Working with People who Don’t Understand Copyright

Sentinel vs. Jawa (88/365) by JD Hancock from Flickr (Creative Commons License)

Sentinel vs. Jawa (88/365) by JD Hancock from Flickr (Creative Commons License)

Here’s the scenario: You are a newly hired third party content creator for a company. You learn that your client has a habit of copying pictures from Pinterest or Google Images searches without verifying that they are allowed to use the images on their website and/or social media posts. They want you to do the same. What should you do?

Option #1: Your Client Needs an Education about Copyright
Some people truly believe they can use any image they find on the internet, particularly if they give an attribution and a link back to the original. There are so-called “gurus” who will tell you this is ok. It’s not.

What your client is likely doing is committing copyright infringement. Inform your client that he/she is running the risk of getting a cease and desist letter, a bill with a license, or a lawsuit. In the worst-case scenario, they could face a lawsuit for $150,000 per image they use, plus attorneys’ fees. Tell your client to thank their lucky stars they haven’t faced one of these consequences yet and advise them that the prudent thing to do would be to replace all images on their site with pictures they can legally use.

Use this an a teaching experience to educate your client about the importance of asking permission, using Creative Commons, and possibly exploring whether what they are doing in some situations qualifies as fair use.

Option #2: Your Client Understands but Disregards Others’ Copyright Rights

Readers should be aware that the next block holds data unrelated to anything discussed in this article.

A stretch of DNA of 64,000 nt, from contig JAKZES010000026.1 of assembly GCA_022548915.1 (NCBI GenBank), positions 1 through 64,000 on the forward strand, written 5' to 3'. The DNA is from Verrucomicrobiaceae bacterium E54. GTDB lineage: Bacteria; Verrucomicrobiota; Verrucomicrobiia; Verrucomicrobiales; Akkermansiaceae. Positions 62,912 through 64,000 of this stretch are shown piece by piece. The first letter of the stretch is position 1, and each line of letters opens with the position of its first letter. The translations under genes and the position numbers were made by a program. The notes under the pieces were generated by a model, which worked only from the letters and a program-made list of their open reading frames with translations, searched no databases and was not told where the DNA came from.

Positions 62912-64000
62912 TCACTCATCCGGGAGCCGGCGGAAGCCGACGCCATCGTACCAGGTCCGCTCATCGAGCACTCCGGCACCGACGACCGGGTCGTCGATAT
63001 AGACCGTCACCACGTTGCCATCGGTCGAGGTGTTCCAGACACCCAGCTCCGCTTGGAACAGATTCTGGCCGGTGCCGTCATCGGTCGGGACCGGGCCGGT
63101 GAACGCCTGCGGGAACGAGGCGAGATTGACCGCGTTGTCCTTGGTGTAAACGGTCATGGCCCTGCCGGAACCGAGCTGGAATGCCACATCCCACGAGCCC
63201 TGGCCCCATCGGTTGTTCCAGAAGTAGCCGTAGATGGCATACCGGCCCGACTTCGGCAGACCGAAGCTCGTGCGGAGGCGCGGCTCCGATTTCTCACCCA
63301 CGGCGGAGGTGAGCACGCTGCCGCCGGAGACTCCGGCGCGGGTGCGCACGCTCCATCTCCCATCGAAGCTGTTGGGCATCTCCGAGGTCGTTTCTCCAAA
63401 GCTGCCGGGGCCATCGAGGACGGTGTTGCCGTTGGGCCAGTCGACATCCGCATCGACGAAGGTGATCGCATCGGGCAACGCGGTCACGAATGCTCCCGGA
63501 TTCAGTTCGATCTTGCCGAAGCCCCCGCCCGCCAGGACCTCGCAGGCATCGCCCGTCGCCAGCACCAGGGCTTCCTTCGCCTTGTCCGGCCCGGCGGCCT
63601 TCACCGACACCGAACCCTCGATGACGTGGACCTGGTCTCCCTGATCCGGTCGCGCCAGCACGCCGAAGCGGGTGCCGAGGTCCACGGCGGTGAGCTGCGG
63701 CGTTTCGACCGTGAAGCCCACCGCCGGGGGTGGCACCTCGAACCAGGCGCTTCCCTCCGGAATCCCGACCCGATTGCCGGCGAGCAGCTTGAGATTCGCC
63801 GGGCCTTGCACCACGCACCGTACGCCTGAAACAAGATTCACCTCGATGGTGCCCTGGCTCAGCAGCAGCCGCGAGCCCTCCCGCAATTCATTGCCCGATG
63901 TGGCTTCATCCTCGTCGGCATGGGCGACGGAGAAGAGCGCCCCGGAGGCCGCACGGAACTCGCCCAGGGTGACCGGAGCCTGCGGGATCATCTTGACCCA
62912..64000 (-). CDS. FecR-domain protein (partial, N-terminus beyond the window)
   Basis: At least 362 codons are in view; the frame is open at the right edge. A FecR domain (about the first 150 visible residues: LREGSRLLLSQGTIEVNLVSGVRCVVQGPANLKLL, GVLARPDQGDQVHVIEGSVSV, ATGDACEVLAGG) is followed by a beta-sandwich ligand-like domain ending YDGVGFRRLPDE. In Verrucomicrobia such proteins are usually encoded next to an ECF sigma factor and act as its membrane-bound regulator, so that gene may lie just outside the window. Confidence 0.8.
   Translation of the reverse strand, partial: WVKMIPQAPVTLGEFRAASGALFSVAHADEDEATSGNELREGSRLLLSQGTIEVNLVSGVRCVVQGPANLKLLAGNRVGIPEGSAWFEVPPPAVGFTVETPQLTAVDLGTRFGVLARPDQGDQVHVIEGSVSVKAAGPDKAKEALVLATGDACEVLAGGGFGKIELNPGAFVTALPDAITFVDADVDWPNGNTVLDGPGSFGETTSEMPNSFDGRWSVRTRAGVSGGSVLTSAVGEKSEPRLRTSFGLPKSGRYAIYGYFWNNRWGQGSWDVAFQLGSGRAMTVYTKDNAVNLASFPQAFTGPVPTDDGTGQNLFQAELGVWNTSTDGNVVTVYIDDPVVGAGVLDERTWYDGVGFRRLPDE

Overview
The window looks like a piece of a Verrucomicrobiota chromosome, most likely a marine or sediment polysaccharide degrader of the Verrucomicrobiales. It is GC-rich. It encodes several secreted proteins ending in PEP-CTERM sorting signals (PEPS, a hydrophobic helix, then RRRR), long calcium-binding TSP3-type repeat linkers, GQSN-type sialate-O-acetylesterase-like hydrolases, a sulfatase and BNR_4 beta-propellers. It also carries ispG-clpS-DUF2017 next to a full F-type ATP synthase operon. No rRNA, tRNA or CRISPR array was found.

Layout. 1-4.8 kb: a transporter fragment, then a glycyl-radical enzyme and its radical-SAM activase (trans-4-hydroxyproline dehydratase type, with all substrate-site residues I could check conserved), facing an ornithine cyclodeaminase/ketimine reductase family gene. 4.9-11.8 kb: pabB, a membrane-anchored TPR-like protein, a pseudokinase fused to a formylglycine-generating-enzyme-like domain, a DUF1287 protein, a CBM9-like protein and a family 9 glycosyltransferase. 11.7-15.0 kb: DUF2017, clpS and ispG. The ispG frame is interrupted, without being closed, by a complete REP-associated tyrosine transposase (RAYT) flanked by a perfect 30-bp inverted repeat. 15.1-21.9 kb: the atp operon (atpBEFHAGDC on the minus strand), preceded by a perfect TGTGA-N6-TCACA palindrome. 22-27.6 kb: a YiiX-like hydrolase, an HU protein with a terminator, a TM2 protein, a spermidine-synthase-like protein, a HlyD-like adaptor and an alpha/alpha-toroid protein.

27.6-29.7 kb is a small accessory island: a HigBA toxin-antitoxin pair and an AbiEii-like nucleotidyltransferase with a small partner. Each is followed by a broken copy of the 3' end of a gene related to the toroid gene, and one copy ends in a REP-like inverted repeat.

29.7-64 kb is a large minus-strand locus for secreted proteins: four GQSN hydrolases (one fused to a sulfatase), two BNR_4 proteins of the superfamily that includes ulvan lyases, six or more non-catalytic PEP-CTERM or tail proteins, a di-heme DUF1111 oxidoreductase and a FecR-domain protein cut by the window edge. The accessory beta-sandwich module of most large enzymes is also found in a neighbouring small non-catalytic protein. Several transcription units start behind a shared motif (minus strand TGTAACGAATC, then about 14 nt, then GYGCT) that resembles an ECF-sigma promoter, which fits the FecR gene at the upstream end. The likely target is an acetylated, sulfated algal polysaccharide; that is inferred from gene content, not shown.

Fire your client.

This person is obviously an idiot. No money is worth being affiliated with this company. Run away as fast as you can.

Footnote: Every company should have a “No Jerks” rule when it comes to employees and clients. If you find someone violating this rule at a genetic level (not just having a bad day), cut all ties with them immediately.

The same rules about copyright that apply to your website also apply to your social media posts:

Whenever I work on a contract for the relationship between a company and an outside content provider, I always recommend that my client require an indemnity clause that will protect them if they are accused of intellectual property infringement based on material provided by the other party. Your contract is the master document for your working relationship. It should clearly define the parties’ obligations to each other which should include deadlines and deliverables and also how you will resolve problems when they occur.

If you want to know more about the complex issues related to copyright and the internet, please check out The Legal Side of Blogging: How Not to get Sued, Fired, Arrested, or Killed. If you want to chat with me about this topic, you can contact me directly or connect with me on TwitterFacebookYouTube, or LinkedIn.

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Comments

  1. We work a number of IT clients who make software. Most of them do not understand copyright. They think copyright is for writers only.

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